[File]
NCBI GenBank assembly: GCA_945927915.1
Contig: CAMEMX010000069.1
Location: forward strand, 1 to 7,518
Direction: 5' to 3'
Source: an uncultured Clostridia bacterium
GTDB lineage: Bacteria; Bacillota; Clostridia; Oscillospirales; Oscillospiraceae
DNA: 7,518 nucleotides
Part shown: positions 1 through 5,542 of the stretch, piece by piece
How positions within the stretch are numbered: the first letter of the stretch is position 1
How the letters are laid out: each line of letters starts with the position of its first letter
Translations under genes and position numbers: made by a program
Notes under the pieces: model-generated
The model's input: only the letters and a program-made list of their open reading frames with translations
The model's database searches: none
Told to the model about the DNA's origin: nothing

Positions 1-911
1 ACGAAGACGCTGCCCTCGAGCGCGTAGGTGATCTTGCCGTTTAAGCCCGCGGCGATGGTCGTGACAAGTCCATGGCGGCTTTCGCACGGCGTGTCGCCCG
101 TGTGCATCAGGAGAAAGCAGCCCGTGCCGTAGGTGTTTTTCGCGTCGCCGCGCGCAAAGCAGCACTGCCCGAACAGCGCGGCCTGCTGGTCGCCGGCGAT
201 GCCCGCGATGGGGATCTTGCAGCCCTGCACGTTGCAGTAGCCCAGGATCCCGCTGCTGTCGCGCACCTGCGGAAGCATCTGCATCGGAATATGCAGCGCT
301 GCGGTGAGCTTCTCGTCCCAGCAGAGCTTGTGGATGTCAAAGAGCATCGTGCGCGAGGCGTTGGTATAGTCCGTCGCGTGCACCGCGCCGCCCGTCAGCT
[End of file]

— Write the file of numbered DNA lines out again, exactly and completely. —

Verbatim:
NCBI GenBank assembly: GCA_945927915.1
Contig: CAMEMX010000069.1
Location: forward strand, 1 to 7,518
Direction: 5' to 3'
Source: an uncultured Clostridia bacterium
GTDB lineage: Bacteria; Bacillota; Clostridia; Oscillospirales; Oscillospiraceae
DNA: 7,518 nucleotides
Part shown: positions 1 through 5,542 of the stretch, piece by piece
How positions within the stretch are numbered: the first letter of the stretch is position 1
How the letters are laid out: each line of letters starts with the position of its first letter
Translations under genes and position numbers: made by a program
Notes under the pieces: model-generated
The model's input: only the letters and a program-made list of their open reading frames with translations
The model's database searches: none
Told to the model about the DNA's origin: nothing

Positions 1-911
1 ACGAAGACGCTGCCCTCGAGCGCGTAGGTGATCTTGCCGTTTAAGCCCGCGGCGATGGTCGTGACAAGTCCATGGCGGCTTTCGCACGGCGTGTCGCCCG
101 TGTGCATCAGGAGAAAGCAGCCCGTGCCGTAGGTGTTTTTCGCGTCGCCGCGCGCAAAGCAGCACTGCCCGAACAGCGCGGCCTGCTGGTCGCCGGCGAT
201 GCCCGCGATGGGGATCTTGCAGCCCTGCACGTTGCAGTAGCCCAGGATCCCGCTGCTGTCGCGCACCTGCGGAAGCATCTGCATCGGAATATGCAGCGCT
301 GCGGTGAGCTTCTCGTCCCAGCAGAGCTTGTGGATGTCAAAGAGCATCGTGCGCGAGGCGTTGGTATAGTCCGTCGCGTGCACCGCGCCGCCCGTCAGCT